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Fox host shreds Ted Cruz over Obamacare falsehoods: ‘More people have jobs and health insurance’

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Fox News host Chris Wallace cornered Republican presidential candidate Ted Cruz on Sunday about his claim that President Barack Obama’s health care reform law had cost jobs.

“The fact checkers say you’re wrong,” Wallace told Cruz. “Since that law went into effect, the unemployment rate fell from 9.9% to 5% as 13 million new jobs were created, and 16.3 million people who were previously uninsured now have coverage.”

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“There are plenty of problems with Obamacare, but more people have jobs and health insurance,” the Fox News host added.

Cruz, however, argued that the fact checkers were wrong because they were biased.

“Fact checkers are not fair and impartial,” he stated “They are liberal editorial journalists. And they have made it their mission to defend Obamacare.”

“Wait,” Wallace interrupted. “There’s certainly no question that more people have jobs and more people health insurance.”

“Yes, there is question,” Cruz insisted “The fact is from 2008 to today, we’ve seen economic growth of 1.2% on average.”

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The Texas senator became irritated as the Fox News host pressed for an answer to his original question.

“Chris, don’t interrupt me,” Cruz snapped.

“That’s changing the subject,” Wallace noted. “Thirteen million new jobs have been created.”

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“And that is a historically slow rate of job creation,” Cruz replied.

According to the GOP hopeful, small business owners told him that they were “praying” to be saved from Obamacare.

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Wallace pointed out that the Cruz plan to replace the Affordable Care Act — by selling insurance across state lines, expanding health savings accounts and making insurance portable between jobs — “would have almost no effect in giving people who are not uninsured health coverage.”

Cruz said that the conclusions of organizations like that Congressional Budget Office about his plan were “simply not accurate.”

“This law is a disaster,” Cruz opined. “People are hurting.”

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Watch the video below from Fox News, broadcast Jan. 31, 2016.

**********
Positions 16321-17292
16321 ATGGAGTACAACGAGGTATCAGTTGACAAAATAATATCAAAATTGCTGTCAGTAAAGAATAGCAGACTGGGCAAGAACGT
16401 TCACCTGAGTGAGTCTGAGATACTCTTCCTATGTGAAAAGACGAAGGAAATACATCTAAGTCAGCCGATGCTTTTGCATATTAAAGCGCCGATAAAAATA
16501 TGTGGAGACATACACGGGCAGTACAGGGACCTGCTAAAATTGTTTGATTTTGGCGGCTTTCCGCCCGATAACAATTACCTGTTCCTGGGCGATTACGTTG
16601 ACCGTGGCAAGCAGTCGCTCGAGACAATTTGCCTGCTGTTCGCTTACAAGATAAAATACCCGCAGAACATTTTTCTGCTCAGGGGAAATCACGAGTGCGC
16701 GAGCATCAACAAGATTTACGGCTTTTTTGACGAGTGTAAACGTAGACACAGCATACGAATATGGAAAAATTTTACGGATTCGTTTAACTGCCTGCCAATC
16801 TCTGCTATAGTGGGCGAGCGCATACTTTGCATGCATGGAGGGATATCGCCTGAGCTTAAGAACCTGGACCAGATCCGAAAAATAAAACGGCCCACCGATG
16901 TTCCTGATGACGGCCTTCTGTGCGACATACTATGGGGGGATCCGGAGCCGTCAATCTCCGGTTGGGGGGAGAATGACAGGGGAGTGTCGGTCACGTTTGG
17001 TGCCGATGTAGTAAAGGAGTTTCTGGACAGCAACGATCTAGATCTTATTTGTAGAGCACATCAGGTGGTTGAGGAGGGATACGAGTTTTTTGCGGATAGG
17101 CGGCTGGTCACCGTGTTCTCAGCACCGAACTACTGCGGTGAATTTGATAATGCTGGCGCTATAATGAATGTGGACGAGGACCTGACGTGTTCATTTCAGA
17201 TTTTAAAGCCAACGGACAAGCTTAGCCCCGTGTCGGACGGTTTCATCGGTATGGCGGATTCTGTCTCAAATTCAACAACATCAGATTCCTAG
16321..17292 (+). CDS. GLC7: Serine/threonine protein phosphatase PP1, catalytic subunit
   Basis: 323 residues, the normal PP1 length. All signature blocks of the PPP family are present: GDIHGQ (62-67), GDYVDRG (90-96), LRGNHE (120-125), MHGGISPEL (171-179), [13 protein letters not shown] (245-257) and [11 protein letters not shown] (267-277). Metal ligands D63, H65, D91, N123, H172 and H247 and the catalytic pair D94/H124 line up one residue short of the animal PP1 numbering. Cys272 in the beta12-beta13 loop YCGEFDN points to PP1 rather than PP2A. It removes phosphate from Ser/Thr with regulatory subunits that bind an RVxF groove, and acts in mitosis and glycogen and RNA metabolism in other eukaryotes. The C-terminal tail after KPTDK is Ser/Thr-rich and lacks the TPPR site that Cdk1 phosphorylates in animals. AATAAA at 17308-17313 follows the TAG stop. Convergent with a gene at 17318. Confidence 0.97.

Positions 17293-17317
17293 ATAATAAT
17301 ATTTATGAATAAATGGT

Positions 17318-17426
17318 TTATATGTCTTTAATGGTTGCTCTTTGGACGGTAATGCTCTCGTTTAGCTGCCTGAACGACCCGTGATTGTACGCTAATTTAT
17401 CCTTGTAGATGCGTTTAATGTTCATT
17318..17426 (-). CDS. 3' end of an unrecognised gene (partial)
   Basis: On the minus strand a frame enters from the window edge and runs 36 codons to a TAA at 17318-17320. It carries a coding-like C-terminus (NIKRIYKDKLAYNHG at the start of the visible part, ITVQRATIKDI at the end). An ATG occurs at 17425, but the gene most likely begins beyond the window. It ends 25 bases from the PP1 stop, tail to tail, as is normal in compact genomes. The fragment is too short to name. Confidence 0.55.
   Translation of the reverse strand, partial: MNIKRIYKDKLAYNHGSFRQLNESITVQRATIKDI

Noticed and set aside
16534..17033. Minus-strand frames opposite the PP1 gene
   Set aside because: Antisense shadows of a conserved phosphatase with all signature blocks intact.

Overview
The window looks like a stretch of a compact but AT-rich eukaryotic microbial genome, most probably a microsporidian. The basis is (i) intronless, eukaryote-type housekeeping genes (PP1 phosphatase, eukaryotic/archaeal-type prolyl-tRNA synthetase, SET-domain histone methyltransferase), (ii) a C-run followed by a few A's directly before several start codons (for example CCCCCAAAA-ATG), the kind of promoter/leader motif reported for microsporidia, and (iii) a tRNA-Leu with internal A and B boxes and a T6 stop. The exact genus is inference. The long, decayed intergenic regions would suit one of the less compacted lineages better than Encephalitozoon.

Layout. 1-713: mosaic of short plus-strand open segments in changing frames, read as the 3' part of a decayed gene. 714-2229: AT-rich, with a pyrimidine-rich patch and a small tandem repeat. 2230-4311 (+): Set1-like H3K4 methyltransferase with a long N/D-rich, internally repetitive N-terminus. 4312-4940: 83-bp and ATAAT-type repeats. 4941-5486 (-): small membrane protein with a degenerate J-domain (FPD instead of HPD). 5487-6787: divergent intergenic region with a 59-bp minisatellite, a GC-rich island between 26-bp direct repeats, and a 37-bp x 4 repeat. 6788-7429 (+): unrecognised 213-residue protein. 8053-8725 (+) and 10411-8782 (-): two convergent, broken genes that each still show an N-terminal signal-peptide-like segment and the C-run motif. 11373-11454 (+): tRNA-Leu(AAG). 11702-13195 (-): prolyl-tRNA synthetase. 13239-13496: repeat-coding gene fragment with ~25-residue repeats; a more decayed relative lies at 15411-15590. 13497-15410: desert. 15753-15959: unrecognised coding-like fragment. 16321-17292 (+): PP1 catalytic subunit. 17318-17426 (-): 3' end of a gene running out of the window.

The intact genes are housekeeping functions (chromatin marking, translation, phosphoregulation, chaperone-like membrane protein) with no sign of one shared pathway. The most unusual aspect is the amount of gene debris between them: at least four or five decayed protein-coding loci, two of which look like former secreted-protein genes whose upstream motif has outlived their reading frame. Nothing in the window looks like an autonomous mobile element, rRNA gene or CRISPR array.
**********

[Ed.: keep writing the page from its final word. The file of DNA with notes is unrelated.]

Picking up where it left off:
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Elections 2016

Vietnamese women strive to clear war-era mines

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Inching across a field littered with Vietnam war-era bombs, Ngoc leads an all-women demining team clearing unexploded ordnance that has killed tens of thousands of people -- including her uncle.

"He died in an explosion. I was haunted by memories of him," Le Thi Bich Ngoc tells AFP as she oversees the controlled detonation of a cluster bomb found in a sealed-off site in central Quang Tri province.

More than 6.1 million hectares of land in Vietnam remain blanketed by unexploded munitions -- mainly dropped by US bombers -- decades after the war ended in 1975.

At least 40,000 Vietnamese have since died in related accidents. Victims are often farmers who accidentally trigger explosions, people salvaging scrap metal, or children who mistake bomblets for toys.

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Elections 2016

Chief Justice John Roberts issues New Year’s Eve warning to stand up for democracy

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In a progressive welcoming move, Chief Justice John Roberts issued his New Year's Eve annual report urging his fellow federal judges to stand up for democracy.

"In our age, when social media can instantly spread rumor and false information on a grand scale, the public's need to understand our government, and the protections it provides, is ever more vital," he wrote. "We should celebrate our strong and independent judiciary, a key source of national unity and stability."

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Trump’s next 100 days will dictate whether he can be re-elected or not — here’s why

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According to CNN pollster-in-residence Harry Enten, Donald Trump's next 100 days -- which could include an impeachment trial in the Senate -- will hold the key to whether he will remain president in 2020.

As Eten explains in a column for CNN, "His [Trump's] approval rating has been consistently low during his first term. Yet his supporters could always point out that approval ratings before an election year have not historically been correlated with reelection success. But by mid-March of an election year, approval ratings, though, become more predictive. Presidents with low approval ratings in mid-March of an election year tend to lose, while those with strong approval ratings tend to win in blowouts and those with middling approval ratings usually win by small margins."

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